Many of the centralized cryptocurrency platforms that collapsed this year had something in common: a young, outspoken and cocky leader. Each gained outsized influence not by virtue of outsized intellect or talent but because of their piles of money and large Twitter followings. And each time, misplaced trust in their abilities resulted in disastrous consequences.
If crypto wants to avoid similar catastrophes in the future, it’s time for us to rearrange our leadership priorities. We need to ditch the cults of personality.
The theater of crypto on Twitter
Before FTX collapsed, founder Sam Bankman-Fried (SBF) had garnered a reputation as one of the loudest voices in the industry. He was active in the political world and frequently commented on what was happening in Web3.
But perhaps most notable was his active involvement in a myriad of Twitter feuds and spectacles. SBF first stepped into the spotlight as the successor of SushiSwap after Chef Nomi abruptly abandoned the project — a drama that played out almost entirely on Twitter’s public stage. His ensuing Twitter antics, combined with the image of unstoppable success that FTX was broadcasting far and wide, gained him more than a million followers.
But even as SBF’s influence grew, it seemed he just couldn’t resist shitposting, regularly engaging with other Twitter users who threw stones.
Indeed, SBF’s penchant for Twitter drama played an important role in exposing FTX’s insolvency. It was his recent spat with CZ that ultimately led to the run on FTX’s deposits. His attention-grabbing antics carried on through the current ordeal, culminating in a bizarre series of cryptic tweets.
The loudest voices in the room
While SBF is the latest example of an industry figure whose highly public Twitter presence led to a highly public downfall, he certainly isn’t the first. Do Kwon and Su Zu, who were both at the center of monumental collapses earlier this year, were also notorious trolls. Do Kwon infamously sent an arrogant series of tweets just before Terra’s downfall, while Su Zhu’s infamously elusive comments during the 2021 bull run didn’t age well, either.
But, the leaders of failed platforms aren’t the only ones guilty of social media braggadocio. Binance’s CZ, after all, was just as guilty as SBF of engaging in their public Twitter feud earlier this month. Digital Currency Group’s Barry Silbert, who has been at the center of alarm related to the FTX fallout, has also garnered a reputation as a shitposter.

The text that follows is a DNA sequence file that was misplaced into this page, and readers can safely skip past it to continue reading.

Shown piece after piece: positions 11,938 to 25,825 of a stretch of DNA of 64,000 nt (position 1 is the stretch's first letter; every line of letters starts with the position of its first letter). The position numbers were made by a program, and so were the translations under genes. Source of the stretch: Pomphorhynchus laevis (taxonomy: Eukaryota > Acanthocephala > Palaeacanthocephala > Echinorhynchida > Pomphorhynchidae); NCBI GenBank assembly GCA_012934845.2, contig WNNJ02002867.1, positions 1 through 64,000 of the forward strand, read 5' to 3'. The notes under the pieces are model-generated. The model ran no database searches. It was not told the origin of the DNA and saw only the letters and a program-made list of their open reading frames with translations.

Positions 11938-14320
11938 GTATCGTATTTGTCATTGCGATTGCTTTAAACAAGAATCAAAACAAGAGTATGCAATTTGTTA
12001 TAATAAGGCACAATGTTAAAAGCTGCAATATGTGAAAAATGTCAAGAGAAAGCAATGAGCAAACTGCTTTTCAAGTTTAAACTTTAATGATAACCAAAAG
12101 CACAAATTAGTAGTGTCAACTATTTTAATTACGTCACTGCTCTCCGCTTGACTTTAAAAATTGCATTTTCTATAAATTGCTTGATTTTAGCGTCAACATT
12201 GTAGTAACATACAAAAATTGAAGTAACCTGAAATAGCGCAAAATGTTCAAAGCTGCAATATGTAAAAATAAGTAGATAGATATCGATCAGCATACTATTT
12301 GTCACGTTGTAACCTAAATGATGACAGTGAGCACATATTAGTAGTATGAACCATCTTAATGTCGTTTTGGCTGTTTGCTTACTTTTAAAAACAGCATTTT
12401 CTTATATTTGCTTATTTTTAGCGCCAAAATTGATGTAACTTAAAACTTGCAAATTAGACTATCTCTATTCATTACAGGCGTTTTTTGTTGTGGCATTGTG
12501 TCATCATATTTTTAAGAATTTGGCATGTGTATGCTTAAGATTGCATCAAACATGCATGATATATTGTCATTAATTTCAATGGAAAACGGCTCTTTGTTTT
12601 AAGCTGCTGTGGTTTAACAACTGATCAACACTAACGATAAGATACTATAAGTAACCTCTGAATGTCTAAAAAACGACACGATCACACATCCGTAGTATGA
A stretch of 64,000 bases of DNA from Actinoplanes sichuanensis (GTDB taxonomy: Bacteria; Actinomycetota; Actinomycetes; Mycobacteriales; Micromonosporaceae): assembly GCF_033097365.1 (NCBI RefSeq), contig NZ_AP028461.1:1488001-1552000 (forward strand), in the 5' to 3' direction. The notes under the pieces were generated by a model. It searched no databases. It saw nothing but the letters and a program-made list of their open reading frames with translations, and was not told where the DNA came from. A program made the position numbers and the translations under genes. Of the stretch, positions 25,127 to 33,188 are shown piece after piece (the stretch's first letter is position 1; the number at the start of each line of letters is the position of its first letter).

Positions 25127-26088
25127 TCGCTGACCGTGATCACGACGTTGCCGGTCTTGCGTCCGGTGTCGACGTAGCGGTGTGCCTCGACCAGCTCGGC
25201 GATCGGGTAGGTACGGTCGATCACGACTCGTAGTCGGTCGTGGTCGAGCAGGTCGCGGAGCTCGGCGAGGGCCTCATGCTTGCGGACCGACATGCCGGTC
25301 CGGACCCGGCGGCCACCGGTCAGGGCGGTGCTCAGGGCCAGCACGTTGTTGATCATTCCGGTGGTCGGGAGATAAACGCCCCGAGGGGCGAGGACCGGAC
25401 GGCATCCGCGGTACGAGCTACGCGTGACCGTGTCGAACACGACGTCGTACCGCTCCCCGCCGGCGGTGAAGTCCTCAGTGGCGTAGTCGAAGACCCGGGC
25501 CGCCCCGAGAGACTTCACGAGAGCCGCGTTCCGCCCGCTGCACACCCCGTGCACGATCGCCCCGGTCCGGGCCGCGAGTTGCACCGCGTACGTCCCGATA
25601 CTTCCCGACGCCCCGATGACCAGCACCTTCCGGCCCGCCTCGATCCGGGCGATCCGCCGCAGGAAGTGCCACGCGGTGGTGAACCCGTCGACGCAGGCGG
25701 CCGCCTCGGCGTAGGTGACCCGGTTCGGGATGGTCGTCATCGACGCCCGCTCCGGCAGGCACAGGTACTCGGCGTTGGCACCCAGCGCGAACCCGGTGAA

There are many, many more tweeters who have used online spectacle and trolling as a means of controlling the industry conversation. Think Ben Armstrong (aka “Bitboy”) and Jim Cramer, to name just a couple more. There’s a small army of them. And, even though many are purged in each bear market, their successors are increasingly turning into powerhouses too vocal and influential to ignore in the space.
We need to end the cults of personality
So what’s the solution? How can we better identify this personality type and use this recognition to avoid future pain?
Instead of focusing on building cults of personality, the crypto community needs to focus on platforms and leaders building products that use web3 primitives to solve problems in a manner that’s orders of magnitude better than anything we’ve experienced before. The crypto community needs to stop listening to the loudest voices in the room and start listening to the wiser, more experienced ones — even if they are sometimes quieter. And by the same token, we need builders with experience in creating real value for users to speak up more.
Ultimately, the answer lies with us and with the people that we, as an industry, choose to lionize. We need to learn how to identify and support builders building transparent, secure, high-quality applications and decentralized applications — regardless of how many followers they have.
This article is for general information purposes and is not intended to be and should not be taken as legal or investment advice. The views, thoughts, and opinions expressed here are the author’s alone and do not necessarily reflect or represent the views and opinions of Cointelegraph.